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adapted global marketing strategy
a strategy in which a company utilizes different marketing strategies in different global markets
business landscape
everything internal and external to the business, its industry, and its environment
consumer income
the amount of money a household or individual earns
cultural sensitivity
awareness and appreciation of and the ability to adapt to a cultural, ethnic, racial, or another group other than one’s own
cultural symbols
physical representations of a culture’s language, values, and traditions
cultural values
unspoken aesthetics, socialization, and religious aspects woven throughout a culture
mannerisms or behaviors that are considered characteristics within a social system
discretionary income
the money individuals and households are left with after paying taxes and other living expenses, such as food and shelter
disposable income
the money individuals and households are left with after paying taxes
the practice in which a company manufactures a very large of number of goods and exports them to a foreign market to see cheaply
economic infrastructure
the physical facilities of an economy that benefit product and distribution
trading bans on a product with a specific country; imposed between countries that have different political ideologies
an assumption that the business landscape or culture of an international market is the same as the home country or personal culture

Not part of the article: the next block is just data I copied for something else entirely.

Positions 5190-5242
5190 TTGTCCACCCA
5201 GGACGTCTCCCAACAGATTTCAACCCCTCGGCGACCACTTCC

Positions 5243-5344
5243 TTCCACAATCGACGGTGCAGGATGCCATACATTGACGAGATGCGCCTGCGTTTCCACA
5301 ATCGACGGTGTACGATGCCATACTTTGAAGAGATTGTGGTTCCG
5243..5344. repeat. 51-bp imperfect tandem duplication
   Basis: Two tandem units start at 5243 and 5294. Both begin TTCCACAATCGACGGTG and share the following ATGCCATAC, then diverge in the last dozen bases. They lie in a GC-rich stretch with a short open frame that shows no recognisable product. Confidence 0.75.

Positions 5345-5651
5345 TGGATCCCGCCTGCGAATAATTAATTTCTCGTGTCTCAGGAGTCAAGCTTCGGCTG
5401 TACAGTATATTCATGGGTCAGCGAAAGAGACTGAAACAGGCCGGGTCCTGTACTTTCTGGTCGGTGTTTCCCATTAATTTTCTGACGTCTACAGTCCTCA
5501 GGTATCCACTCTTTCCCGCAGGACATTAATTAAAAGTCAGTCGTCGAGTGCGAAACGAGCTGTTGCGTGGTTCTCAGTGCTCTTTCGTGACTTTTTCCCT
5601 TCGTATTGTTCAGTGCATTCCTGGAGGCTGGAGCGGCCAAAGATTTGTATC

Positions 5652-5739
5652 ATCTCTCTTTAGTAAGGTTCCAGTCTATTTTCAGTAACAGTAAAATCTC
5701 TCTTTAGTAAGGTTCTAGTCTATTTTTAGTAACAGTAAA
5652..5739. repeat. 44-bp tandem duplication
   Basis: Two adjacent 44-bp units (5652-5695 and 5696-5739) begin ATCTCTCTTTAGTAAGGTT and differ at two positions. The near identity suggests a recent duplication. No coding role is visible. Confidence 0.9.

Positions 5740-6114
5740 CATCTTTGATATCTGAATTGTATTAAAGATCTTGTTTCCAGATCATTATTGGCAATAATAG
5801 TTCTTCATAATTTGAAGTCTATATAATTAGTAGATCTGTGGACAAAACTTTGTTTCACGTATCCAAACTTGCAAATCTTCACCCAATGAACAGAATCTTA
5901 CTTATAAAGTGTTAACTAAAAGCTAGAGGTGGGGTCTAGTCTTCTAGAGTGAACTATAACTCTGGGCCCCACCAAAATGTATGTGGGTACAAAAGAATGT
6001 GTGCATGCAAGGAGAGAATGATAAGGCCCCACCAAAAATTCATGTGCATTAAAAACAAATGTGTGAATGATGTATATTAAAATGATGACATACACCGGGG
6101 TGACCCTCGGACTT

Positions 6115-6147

exchange rate
the rate at which one country’s currency can be exchanged for that of another country
when a firm makes a product or service in one country and sells it in others
foreign direct investment (FDI)
the process of establishing operations within a foreign country
a business strategy in which the owner (the franchisor) allows another person or entity (the franchisee) to operate a business using the franchisor’s products, branding, and knowledge in exchange for a fee
global market opportunities
conditions that are favorable for a company to expand into the global marketplace
international firm
a company that operates on a global level regardless of intensity of involvement
joint venture
a business arrangement whereby two or more companies create a single enterprise or project
a contract in which one organization permits another to use its name brand or trademark on its own items
the way a person or group lives
the process of moving some of a business’s operations to a foreign country for the purpose of saving money and time or to increase volume and quality
product adaptation
when companies modify products to align with the local culture
product invention
when companies create entirely new products for a global market
purchasing power
the goods that can be purchased with one unit of currency
maximum allowable units (usually in currency) to be imported into or exported out of a specific country
any situation or condition that leads a company to decreased profits or even failure
sociocultural factors
values, behaviors, culture, lifestyle, and language that shape a person’s or group’s way of living
standardized global marketing strategy
a strategy in which a company uses the same marketing strategy in all markets
oversimplified images, perceptions, or ideas of a person or group
straight product extension
a strategy that entails maintaining the same product for both the home and foreign markets
strategic alliance
when two companies from different countries agree to invest resources in a mutually beneficial way
taxes that governments impose on imports into the country
trade blocs
intergovernmental agreements that remove barriers to trade within regions of the world
transnational firm
a company that allows for a higher degree of localization
whole channel
the design of the international channels that incorporates all members, including the manufacturing, retailer, and wholesaler sites as well as transportation
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